GOP leaders on the House Energy and Commerce Committee asked the Federal Communications Commission and other agencies on Tuesday for correspondence between them and the wireless company LightSquared.
The FCC says it will block LightSquared's plans because they could interfere with global positioning systems. But Energy and Commerce Committee Chairman Fred Upton, R-Mich., Communications and Technology Subcommittee Chairman Greg Walden, R-Ore., and Oversight and Investigations Subcommittee Chairman Cliff Stearns, R-Fla., say the prolonged controversy over LightSquared's plans call the federal process into question.
In a letter to the FCC, the National Telecommunications and Information Administration, the interagency National Executive Committee for Space-Based Positioning, Navigation and Timing, and the Defense Department, the three lawmakers ask for documentation of any communication with LightSquared, its corporate predecessors and financial backers, and GPS manufacturers.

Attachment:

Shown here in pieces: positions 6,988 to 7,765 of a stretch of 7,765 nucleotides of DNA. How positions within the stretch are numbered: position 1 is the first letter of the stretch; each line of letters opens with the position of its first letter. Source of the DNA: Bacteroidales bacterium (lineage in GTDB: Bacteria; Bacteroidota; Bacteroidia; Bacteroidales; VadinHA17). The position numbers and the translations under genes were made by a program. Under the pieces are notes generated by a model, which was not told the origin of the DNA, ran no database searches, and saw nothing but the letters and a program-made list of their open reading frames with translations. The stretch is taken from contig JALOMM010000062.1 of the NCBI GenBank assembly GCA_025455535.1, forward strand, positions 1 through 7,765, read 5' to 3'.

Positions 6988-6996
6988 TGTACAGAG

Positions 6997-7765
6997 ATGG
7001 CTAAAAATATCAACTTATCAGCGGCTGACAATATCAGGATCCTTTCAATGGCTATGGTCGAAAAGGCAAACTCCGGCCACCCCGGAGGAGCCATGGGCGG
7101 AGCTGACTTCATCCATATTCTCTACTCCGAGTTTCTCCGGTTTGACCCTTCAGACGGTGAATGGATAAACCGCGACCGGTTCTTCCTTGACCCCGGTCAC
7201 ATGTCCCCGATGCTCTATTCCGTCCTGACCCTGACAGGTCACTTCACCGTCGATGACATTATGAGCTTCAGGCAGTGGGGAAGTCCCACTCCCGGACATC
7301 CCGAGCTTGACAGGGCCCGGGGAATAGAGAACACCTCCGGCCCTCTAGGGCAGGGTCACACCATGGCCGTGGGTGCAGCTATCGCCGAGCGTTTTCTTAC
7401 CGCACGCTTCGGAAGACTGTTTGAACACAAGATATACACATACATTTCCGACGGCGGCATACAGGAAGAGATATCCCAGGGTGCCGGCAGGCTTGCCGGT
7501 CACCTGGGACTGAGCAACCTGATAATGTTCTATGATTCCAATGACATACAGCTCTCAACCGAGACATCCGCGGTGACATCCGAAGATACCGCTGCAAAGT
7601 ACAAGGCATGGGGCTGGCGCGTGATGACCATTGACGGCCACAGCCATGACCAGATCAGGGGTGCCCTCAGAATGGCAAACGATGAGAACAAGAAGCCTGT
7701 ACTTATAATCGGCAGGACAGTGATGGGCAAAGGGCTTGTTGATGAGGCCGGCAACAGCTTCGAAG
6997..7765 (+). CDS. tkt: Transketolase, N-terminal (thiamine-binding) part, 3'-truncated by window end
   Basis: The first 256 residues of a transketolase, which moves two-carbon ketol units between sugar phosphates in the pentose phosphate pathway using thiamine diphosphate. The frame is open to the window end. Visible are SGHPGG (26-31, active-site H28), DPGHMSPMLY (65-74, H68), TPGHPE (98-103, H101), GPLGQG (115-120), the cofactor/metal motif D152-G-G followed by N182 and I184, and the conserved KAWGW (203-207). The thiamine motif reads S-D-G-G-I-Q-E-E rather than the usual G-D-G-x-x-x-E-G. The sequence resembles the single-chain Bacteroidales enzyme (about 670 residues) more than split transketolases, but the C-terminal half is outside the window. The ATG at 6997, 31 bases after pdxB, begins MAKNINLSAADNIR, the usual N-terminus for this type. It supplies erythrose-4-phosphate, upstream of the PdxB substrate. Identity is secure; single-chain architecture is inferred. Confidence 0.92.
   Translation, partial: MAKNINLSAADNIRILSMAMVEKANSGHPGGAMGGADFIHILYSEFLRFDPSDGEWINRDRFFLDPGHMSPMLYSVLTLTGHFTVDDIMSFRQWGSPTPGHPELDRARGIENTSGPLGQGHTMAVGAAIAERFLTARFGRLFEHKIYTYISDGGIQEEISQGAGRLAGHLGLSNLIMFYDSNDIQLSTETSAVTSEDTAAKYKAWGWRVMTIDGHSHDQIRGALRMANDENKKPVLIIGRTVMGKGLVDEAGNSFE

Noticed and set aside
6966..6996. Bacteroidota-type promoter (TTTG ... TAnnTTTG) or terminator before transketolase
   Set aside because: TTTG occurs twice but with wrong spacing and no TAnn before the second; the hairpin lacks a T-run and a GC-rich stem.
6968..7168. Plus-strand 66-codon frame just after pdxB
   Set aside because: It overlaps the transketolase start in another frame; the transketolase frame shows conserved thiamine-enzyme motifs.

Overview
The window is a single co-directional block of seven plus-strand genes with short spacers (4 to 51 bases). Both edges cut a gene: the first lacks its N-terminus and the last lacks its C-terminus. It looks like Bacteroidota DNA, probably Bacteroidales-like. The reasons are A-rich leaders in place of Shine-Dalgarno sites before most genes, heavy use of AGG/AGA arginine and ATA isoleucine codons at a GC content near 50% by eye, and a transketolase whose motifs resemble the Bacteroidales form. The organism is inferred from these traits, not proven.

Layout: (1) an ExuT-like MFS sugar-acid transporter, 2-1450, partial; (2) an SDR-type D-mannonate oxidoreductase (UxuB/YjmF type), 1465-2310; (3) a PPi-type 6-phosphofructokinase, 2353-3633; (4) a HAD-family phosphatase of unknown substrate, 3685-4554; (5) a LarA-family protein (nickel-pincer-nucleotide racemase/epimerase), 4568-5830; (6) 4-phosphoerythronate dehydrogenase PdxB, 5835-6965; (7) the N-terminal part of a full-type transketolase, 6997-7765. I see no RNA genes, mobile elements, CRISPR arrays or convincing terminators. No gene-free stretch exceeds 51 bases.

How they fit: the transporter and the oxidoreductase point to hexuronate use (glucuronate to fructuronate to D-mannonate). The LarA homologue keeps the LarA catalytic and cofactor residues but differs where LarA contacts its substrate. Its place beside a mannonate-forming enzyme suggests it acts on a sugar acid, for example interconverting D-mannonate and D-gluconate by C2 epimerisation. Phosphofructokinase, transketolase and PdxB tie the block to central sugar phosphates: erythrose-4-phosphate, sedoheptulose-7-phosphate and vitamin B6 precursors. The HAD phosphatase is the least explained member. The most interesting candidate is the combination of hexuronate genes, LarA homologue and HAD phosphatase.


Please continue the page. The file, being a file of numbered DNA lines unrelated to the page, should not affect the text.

"As the committee with jurisdiction over federal communications policy, committee members have been monitoring the progress of the proposed deployment of the broadband network," the committee said in a statement. "However, with the recent tentative decision to limit LightSquared's license to satellite-based service, there remain many unanswered questions, particularly whether the processes used by the FCC, National Telecommunications and Information Administration, and the interagency National Executive Committee for Space-Based Positioning, Navigation and Timing were appropriate."
In the Senate, Sen. Chuck Grassley, R-Iowa, has blocked votes on two nominees to the FCC because he says the agency and LightSquared have not provided the information he want. Staffers for Grassley and the Senate Commerce Committee met on Monday to discuss the standoff, but no agreement was reached, according to Senate aides.
"The FCC said it wouldn't give internal documents about LightSquared to any members of Congress except the chairmen of the two committees that oversee the FCC," Grassley said in a statement. "Now one of those two committee chairmen is asking for internal documents. It will be hard for the agency to ignore this request."
On Tuesday the fallout from the FCC's decision continued as LightSquared CEO Sanjiv Ahuja announced his resignation. LightSquared says it will still try to overcome the interference problem.